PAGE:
The war in Ukraine quickly revealed the extent to which the U.S. and its allies could weaponize the U.S. dollar against a common geopolitical foe. However, although less ‘unified,’ the response from the rest of the world has been consistently opposed to U.S. dollar dominance and to Washington’s sanctions.
President Putin’s diplomatic efforts throughout the war in Ukraine have been surprising, as he has managed to maintain common interests with almost everyone outside of North America and Western Europe. For example, many analysts believed that Turkey and Russia would inevitably disagree and eventually fight over the Ukraine issue (which they still might), but Putin managed to coax President of Turkey Recep Tayyip Erdogan with a European gas hub deal that would sit in Turkey via the proposed TurkStream Pipeline. Hungary and Serbia, both relatively friendly to Moscow, would benefit the most in Europe from such a deal. At the same time, Turkey has stated that it would like to expand its status in the Shanghai Cooperation Organization (SCO), which overlaps significantly with the members of the BRICS (Brazil, Russia, India, China and South Africa).
The SCO is an energy and security agreement, which could complicate Turkey’s NATO membership. The SCO is ultimately led by China and Russia as a pan-Eurasian movement with its focus on multipolarity-led geoeconomic and geopolitical cooperation. The SCO, with its central leaders also leading the BRICS, expands China and Russia’s geopolitical interests further into Africa and Latin America. As we observe the BRICS initiative invite and potentially incorporate other nations into the BRICS framework, we get a unique and strong list of candidates – Egypt, Kenya, Mexico, and Thailand, which were invited by China in 2017, and Argentina, Egypt, Indonesia, Kazakhstan, Nigeria, UAE, Saudi Arabia, Senegal, and Thailand, which were invited to the meeting in May of this year. Keep in mind that Argentina, Indonesia, Mexico, Saudi Arabia, and Turkey are all G20 economies.
Lastly, Iran has become more of a security and economic partner to China and Russia than ever before. Zbigniew Brzezinski–who was the national security advisor under President Jimmy Carter - warned of an ‘anti-hegemonic coalition’ formed by Russia, China, and Iran in The Grand Chessboard, and believed that such a coalition of diverse powers would lead to America’s demise in Eurasia.
The ‘easiest way’ for the ‘anti-hegemonic coalition’ to limit U.S. power in Eurasia would be through limiting the importance of the petrodollar, and the U.S. dollar in general in international markets. Dollar dominance is likely not going anywhere anytime soon, but the global push for gold, led by China and Russia, has led to the dollar’s vulnerability as the last currency that guarantees confidence in a precarious global financial order. Buying dollars is like betting on the house to win in the casino, no one believes that the house could go bankrupt, which is a legitimate and intelligent position. However, we can also note that the dollar’s share of global bank currency reserves has consistently been shrinking, about 11% over the last 20 years. Further, U.S. politicians abuse the U.S. dollar via internal imbalances to keep taxes low while financing welfare programs. On the international stage, the dollar has become a weapon used to punish adversaries via SWIFT, which became abundantly clear after the start of the war in Ukraine. Lastly, the rest of the world has reacted to the weaponization of the dollar by discussing the potential for a creation of a new global currency reserve consisting of a basket of BRICS countries’ currencies, potentially backed by gold. Although the dollar continues to increase in value, inflation continues to persistently run rampant, while political infighting and instability is a common theme across the European and North American continents.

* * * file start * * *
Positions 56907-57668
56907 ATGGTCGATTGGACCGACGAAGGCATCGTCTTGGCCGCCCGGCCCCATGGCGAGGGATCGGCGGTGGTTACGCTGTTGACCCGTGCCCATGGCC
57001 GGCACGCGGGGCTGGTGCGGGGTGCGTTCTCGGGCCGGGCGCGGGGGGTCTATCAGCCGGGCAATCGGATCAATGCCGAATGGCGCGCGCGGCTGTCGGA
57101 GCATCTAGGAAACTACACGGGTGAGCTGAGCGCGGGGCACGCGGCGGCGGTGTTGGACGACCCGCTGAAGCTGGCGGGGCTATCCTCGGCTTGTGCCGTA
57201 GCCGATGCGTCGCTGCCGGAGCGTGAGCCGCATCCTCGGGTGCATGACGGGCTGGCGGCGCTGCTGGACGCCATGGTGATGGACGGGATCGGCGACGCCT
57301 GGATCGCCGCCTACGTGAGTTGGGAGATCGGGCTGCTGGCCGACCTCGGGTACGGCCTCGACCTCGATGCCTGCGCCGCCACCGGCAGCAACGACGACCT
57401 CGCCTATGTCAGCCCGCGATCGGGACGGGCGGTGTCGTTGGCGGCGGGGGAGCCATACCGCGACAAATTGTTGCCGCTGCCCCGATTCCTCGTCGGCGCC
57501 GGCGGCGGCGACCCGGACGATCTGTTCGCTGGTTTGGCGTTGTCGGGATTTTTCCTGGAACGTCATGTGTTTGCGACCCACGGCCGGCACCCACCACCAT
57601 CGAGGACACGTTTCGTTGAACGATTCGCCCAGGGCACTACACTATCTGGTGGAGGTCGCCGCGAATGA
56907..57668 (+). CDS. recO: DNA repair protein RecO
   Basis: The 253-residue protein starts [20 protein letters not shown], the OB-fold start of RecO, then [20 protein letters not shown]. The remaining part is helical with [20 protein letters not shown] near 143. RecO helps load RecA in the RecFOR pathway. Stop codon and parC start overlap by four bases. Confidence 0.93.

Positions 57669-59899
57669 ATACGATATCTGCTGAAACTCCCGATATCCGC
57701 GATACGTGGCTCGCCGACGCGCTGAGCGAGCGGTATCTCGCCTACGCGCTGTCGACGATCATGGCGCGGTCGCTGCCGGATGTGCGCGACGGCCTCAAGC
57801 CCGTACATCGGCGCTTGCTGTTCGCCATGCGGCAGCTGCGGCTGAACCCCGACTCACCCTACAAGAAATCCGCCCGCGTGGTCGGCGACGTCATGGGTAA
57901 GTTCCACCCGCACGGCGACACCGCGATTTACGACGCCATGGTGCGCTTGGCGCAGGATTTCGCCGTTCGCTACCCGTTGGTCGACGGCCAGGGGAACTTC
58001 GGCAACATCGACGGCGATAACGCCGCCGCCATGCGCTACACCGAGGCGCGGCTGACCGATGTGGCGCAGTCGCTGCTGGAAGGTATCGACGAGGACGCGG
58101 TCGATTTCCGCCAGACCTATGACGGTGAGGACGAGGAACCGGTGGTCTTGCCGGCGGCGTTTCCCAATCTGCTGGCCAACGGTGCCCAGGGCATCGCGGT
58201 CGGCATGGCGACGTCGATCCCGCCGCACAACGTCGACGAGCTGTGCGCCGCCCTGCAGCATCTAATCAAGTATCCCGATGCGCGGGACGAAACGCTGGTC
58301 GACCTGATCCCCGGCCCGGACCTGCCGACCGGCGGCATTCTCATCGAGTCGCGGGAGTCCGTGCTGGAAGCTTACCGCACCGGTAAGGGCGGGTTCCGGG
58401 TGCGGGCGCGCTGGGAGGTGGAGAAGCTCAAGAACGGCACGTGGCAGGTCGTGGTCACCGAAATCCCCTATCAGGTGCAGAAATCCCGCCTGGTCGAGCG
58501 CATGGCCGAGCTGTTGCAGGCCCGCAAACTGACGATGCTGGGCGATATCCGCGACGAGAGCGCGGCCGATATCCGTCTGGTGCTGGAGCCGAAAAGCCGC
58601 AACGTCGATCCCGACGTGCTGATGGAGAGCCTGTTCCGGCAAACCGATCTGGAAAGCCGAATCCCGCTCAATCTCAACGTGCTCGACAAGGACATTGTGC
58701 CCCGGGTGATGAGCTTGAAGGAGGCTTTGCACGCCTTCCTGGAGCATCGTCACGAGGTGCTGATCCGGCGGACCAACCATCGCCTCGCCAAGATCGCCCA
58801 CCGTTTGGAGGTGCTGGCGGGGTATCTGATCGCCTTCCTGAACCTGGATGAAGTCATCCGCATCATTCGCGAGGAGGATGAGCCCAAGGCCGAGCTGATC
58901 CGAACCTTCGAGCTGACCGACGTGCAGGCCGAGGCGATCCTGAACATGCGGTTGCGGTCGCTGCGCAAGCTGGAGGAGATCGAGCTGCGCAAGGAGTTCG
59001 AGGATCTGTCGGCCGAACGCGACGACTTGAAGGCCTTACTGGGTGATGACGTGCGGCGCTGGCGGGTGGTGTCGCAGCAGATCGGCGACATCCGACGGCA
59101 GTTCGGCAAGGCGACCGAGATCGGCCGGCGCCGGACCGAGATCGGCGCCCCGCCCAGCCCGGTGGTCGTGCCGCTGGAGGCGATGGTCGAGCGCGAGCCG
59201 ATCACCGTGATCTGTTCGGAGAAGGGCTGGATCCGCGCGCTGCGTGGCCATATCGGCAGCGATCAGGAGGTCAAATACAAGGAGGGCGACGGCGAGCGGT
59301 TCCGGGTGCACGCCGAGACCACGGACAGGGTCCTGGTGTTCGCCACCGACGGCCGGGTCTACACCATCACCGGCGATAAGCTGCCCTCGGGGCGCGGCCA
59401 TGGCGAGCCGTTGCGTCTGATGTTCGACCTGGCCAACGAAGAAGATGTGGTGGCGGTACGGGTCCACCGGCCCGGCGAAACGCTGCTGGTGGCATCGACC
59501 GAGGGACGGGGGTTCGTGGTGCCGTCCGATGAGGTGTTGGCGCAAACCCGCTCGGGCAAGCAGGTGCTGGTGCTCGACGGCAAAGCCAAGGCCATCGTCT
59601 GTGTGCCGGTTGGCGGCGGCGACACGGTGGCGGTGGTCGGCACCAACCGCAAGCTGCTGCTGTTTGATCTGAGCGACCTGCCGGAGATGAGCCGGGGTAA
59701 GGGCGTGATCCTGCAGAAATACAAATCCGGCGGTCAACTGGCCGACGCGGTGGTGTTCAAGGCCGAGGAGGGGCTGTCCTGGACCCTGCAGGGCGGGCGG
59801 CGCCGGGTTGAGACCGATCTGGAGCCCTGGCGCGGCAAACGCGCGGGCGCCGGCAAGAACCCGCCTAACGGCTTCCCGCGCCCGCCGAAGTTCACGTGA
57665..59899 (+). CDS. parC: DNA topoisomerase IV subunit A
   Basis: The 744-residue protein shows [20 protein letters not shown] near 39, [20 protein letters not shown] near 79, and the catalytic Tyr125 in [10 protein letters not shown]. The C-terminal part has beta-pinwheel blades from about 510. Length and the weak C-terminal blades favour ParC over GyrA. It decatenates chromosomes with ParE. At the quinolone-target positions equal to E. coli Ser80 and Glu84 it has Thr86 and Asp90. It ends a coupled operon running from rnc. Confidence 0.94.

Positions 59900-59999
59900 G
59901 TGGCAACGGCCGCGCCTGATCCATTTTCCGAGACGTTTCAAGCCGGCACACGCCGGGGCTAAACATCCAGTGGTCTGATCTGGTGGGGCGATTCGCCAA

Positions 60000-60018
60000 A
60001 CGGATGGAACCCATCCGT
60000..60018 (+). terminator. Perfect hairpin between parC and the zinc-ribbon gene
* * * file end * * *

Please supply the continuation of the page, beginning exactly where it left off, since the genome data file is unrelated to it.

At the same time, Russia has ‘coincidently’ financed countries in Africa, specifically Uganda, in its gold extraction efforts, which have led to consistent discoveries of more gold deposits. The issue was always that African counties could not extract minerals because of technological and capital restraints. Now, Moscow and China have increased their interest in Africa and have made it a priority to increase trade and assist African nations during the current period of geopolitical instability. New gold discoveries in Uganda, valued at close to $13tn have caught the eyes of the world; Uganda can thank Russia, and its ally China, in assisting their mining projects during tough times when the U.S. and Europe failed to notice Uganda. In July, the Ugandan Government said exploration surveys in the country revealed estimated gold deposits of around 31 million tons. Around 320,158 metric tons are refined gold, with an approximate value of $12.8tn.
Even in Africa, China and Russia have secured friends who could potentially contribute to their broader mission of greater global multipolarity led by the BRICS and the SCO. Uganda’s discovery is worth more than 6 times that of the value of current U.S. dollars in circulation.
Therefore, the balance of power, in terms of global finance and the world economy, is rapidly shifting to non-Western nations. The discoveries of gold in Uganda, along with the aggressive use of U.S. sanctions during the war in Ukraine, has revealed that the BRICS countries, and their partners, will need to develop a non-dollar global financial system to avoid future sanctions. The growing tensions between the U.S., and China and Russia create concerns for future disagreements between the East and West. Should China, Russia, and their partners declare that they hold more gold than the U.S., it will be a significant blow to U.S. dollar credibility. The global financial system will rapidly change throughout the next 5-10 years if Uganda works with the BRICS to push the world toward further de-dollarization.